There will never be another Everly brothers, music that will live forever.
They came up through the old route. Learning their craft for years and years, honing their talent. Nowadays – with very few notable exceptions – we have Bic artists, all mostly disposable with no use past a few scribbles or shaves. Nobody puts years of graft in before they get a shot any more, if they don’t get somewhere in five minutes they pack in. They’ll go and sulk and press buttons on their Xbox.
They’re not hungry enough. They see too much money paraded before them in the media. They want to be famous. When I was twenty-two we were recording the first Icicle Works album at Rockfield in Monmouthshire. Robert Plant did a gig at the local pub. I genuinely thought he must be doing it to earn a few quid as I thought Led Zeppelin were an obscure band who didn’t sell many records because you never saw them on telly or heard them on the radio, and aside from a few live photos I didn’t really have a clue what they looked like.
They didn’t have hit singles. They didn’t even bother putting them out. They didn’t even have pictures of themselves on their album sleeves. They didn’t even put their band’s name on a couple of them. They did it by working their arses off for years. I lined up to get Bill Nelson’s autograph when he did an interview for the local radio in the late 70s. One of the first pop stars I ever saw in the flesh. He didn’t appear to be fabulously wealthy; In his casual street clothes and there was no limo. People weren’t screaming and cameras weren’t going off. There was me and about five other people waiting for him. I saw AC/DC twice in 1976/77 in Liverpool. I got to know their stuff from Phil Easton’s radio show but I didn’t know anyone else other than one mate I went to the gig with who’d heard of them, and that was because I told him they were great. Bon Scott let me climb through the dressing room window to get his autograph. He was thrilled someone wanted it. There wasn’t any security around. All these people loved music and fame and fortune was a by-product and non of them could believe it when they discovered they had 100 quid in the bank for the first time. FROM PLAYING MUSIC. They would have done it for nothing. When I started playing music I did it for love not money. It’s just as well!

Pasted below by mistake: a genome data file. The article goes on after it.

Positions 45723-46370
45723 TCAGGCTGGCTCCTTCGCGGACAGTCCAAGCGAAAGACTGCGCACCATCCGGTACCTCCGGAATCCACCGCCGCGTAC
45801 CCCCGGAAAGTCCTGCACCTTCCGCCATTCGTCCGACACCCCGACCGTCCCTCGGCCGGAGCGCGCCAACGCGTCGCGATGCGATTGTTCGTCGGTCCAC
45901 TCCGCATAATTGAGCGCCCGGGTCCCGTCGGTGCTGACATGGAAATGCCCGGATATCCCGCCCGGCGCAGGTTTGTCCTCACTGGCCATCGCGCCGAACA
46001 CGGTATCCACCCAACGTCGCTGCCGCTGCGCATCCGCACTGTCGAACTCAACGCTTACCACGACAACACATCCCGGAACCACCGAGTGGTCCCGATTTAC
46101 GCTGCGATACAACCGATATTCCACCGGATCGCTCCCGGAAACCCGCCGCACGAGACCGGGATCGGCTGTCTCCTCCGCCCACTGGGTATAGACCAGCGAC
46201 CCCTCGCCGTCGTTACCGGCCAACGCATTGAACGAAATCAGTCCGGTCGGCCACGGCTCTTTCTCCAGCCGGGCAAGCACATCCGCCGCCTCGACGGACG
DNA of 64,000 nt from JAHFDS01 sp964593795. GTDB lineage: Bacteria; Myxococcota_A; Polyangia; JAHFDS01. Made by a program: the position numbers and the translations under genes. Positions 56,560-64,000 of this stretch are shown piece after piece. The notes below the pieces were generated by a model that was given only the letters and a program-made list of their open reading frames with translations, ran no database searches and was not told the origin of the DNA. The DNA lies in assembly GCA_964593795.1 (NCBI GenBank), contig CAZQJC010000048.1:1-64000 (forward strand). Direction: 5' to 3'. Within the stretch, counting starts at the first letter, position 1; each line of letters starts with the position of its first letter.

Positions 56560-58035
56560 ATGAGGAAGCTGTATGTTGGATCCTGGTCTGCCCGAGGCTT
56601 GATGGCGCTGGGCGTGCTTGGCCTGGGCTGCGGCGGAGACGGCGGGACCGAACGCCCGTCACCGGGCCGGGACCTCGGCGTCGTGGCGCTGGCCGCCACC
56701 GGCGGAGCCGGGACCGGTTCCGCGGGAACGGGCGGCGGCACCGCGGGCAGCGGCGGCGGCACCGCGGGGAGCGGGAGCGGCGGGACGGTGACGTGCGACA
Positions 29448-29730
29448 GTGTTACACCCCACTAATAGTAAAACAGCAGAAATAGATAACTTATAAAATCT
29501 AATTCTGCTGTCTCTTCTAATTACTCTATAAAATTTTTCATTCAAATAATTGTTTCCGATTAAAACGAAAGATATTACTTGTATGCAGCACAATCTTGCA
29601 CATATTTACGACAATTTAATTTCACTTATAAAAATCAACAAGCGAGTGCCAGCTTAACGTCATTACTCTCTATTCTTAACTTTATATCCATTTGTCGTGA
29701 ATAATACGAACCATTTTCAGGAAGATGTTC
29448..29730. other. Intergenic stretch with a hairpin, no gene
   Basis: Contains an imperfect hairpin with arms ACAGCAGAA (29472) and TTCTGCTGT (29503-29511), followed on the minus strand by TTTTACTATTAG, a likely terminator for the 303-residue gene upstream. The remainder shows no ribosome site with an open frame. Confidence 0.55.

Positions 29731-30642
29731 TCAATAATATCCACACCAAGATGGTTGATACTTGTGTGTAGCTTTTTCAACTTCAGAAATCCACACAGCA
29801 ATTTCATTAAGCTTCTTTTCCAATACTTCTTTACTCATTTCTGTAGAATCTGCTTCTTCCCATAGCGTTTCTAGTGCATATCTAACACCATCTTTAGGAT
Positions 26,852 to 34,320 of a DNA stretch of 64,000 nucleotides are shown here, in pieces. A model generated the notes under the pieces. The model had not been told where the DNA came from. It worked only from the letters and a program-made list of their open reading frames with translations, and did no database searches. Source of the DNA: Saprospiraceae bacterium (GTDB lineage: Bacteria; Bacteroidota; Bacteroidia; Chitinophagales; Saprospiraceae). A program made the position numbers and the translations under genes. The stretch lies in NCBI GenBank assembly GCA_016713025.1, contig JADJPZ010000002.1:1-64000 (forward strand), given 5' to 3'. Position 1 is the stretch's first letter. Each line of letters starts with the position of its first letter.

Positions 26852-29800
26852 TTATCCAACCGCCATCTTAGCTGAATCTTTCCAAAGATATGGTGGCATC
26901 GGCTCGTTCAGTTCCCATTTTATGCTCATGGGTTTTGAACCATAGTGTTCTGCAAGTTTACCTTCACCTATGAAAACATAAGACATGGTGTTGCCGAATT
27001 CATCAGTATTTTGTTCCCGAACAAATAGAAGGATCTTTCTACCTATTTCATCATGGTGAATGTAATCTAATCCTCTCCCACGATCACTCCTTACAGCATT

What remains of the record industry in the 21st century will throw a fortune at someone wrong and drop them after one (maybe two) albums. It’s all about the fast turnaround and they don’t care – when you’re done they can just pick up another and do the same. No music lovers are in charge anymore, just the bean-counters. And this is just how it is now. You can always tell who a genuine artist is – you only ever see them onstage. They don’t hang around trendy eateries/bars waiting to get pap’ed. They’re at home putting their kids to bed. I am very grateful I caught the tail end of the music boom. I feel very sad for sincere, talented new artists who are out to make it. There is more chance of winning the lottery. I tell them not to plan on being a musician if they need money soon. There’s also very little chance of them writing a classic song as they’ve already been written a thousand times. There are a few good new acts around but they’re by and large a shallow reflection of what came before. There was still new ground to be tilled in the early 80s, which we all tried to do. At least the youth audience of today don’t actually know what they’re missing so anything not terrible put before them will appear new and exciting. For a while. R.I.P. The Golden Age Of Rock ‘N’ Roll. (I’m here all week). I.